During the morning of May 11, 1976, just prior to the commencement of the trial, the trial judge again arraigned appellants, stating,

At that time (January 12, 1976), I advised you that in my opinion this indictment carried only a maximum charge of second degree murder, but further research has shown me it does also include the charge of first degree murder. 3

Counsel for appellants then made a motion for continuance claiming additional time was necessary to prepare for trial on the new element of premeditation included in first degree murder. The record is silent as to whether appellants were informed of the element of premeditation prior to the motion for continuance. The court, determining that the defense would not be prejudiced, denied the motion. It is now claimed that because of the surprise attendant to the second arraignment and the denial of the request for continuance, they have been denied their constitutional rights to effective representation and due process 4.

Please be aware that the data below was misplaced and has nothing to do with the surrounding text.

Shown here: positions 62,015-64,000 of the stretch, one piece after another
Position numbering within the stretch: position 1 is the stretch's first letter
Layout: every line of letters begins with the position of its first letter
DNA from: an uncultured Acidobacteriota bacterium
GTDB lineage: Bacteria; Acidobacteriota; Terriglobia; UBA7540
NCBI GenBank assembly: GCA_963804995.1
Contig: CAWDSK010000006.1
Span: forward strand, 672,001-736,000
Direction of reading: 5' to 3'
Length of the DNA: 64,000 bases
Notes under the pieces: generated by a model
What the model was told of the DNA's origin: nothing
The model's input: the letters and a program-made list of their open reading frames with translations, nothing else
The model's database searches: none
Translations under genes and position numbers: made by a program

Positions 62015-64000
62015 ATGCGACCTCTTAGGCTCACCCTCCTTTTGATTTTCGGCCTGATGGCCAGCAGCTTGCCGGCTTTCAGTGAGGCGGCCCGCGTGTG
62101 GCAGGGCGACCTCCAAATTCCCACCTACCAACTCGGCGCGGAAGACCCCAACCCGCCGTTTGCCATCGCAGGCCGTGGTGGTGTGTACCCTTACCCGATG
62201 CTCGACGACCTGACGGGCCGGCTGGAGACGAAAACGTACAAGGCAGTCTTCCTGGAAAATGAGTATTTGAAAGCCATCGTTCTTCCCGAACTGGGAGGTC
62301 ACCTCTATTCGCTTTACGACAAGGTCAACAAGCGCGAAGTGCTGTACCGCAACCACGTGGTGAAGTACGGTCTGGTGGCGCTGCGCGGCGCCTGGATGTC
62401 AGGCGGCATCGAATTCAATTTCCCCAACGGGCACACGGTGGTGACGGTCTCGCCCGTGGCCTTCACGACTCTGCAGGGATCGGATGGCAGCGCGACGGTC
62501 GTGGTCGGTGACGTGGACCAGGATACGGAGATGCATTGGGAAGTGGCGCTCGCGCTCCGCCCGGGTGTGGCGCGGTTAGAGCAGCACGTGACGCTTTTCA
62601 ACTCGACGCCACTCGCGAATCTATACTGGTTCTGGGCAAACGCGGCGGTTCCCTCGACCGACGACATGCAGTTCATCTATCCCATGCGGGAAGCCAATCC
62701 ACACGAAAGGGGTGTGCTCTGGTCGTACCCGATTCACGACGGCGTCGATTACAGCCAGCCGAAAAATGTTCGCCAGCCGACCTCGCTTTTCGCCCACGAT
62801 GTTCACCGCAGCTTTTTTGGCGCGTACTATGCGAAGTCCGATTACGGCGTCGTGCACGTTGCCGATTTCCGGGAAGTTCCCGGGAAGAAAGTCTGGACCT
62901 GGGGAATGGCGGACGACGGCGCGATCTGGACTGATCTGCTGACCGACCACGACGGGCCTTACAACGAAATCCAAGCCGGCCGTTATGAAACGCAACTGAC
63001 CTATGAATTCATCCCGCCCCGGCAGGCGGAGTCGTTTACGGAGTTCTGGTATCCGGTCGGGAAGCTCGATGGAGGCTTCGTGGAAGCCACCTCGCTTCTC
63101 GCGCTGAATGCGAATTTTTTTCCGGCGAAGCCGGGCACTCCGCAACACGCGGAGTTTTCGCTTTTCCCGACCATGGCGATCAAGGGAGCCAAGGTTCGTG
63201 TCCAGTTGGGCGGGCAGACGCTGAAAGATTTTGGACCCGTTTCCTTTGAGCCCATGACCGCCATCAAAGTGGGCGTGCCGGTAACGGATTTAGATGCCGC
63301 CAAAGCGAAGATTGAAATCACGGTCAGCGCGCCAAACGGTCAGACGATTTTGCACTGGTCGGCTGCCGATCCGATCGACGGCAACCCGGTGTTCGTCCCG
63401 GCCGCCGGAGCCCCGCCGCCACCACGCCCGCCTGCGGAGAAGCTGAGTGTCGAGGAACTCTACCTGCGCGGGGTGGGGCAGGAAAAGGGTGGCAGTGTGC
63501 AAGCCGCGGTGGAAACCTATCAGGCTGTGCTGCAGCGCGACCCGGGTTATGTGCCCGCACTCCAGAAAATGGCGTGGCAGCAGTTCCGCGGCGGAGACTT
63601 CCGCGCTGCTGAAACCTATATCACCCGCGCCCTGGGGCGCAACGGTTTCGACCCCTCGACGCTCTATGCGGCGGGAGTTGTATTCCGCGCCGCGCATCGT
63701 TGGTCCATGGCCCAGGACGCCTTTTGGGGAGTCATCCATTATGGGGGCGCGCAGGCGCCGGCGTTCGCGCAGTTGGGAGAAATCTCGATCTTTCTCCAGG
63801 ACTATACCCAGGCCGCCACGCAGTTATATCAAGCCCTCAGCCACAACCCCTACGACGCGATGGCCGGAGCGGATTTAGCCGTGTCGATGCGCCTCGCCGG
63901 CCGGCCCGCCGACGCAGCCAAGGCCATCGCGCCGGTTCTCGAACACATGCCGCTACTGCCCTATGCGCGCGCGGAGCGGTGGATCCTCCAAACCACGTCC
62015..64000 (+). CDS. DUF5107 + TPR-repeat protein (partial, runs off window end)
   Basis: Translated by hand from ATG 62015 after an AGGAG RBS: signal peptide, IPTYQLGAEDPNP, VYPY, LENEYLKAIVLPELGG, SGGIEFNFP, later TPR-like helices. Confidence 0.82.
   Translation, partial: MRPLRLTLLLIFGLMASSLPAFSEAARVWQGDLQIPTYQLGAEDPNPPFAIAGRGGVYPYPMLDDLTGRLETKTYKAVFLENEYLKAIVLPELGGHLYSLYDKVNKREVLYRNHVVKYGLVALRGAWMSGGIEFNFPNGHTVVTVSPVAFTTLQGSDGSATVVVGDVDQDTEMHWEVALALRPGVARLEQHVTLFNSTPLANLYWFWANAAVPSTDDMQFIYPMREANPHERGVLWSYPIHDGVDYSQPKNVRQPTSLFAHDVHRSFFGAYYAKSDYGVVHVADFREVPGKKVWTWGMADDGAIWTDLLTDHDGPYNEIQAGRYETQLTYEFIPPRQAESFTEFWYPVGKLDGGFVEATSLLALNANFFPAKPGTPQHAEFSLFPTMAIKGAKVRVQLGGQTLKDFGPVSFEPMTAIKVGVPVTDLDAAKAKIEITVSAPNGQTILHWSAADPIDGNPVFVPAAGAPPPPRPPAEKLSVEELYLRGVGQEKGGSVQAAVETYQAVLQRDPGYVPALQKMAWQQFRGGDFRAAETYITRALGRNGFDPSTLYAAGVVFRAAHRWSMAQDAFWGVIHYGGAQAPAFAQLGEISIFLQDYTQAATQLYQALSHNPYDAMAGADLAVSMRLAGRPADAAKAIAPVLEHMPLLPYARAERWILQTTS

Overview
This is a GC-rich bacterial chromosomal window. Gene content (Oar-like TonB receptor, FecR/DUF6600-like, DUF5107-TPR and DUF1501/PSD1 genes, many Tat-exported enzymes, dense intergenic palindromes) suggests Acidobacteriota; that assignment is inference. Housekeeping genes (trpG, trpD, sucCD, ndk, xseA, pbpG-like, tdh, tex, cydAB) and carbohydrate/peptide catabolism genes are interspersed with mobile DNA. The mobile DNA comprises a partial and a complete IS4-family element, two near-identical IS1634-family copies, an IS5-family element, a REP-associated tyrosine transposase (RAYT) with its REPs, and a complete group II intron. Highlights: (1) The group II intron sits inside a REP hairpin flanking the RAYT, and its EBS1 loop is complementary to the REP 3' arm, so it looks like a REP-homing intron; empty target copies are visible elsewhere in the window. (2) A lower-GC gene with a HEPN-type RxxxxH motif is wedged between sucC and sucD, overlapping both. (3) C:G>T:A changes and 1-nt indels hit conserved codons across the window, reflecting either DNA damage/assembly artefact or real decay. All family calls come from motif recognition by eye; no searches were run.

The matter of continuance is traditionally within the discretion of the trial judge and not every denial of a request for additional time violates due process. Ungar v. Sarafite, 376 U.S. 575, 84 S.Ct. 841, 11 L.Ed.2d 921 (1964); Polito v. State, 71 Nev. 135, 282 P.2d 801 (1955). Each case must turn on its own circumstances, with emphasis upon the reasons presented to the trial judge at the time the request is made. See, Nilva v. United States, 352 U.S. 385, 77 S.Ct. 431, 1 L.Ed.2d 415 (1957). A myopic insistance upon expediency in the face of a justifiable request for delay can make the right to defend with counsel of little value. Chandler v. Fretag, 348 U.S. 3, 75 S.Ct. 1, 99 L.Ed. 4 (1954). Accuseds have the right to be informed of the nature and cause of the accusation against them and must be afforded a reasonable opportunity to obtain witnesses in their favor. Cole v. Arkansas, 333 U.S. 196, 68 S.Ct. 514, 92 L.Ed. 644 (1948).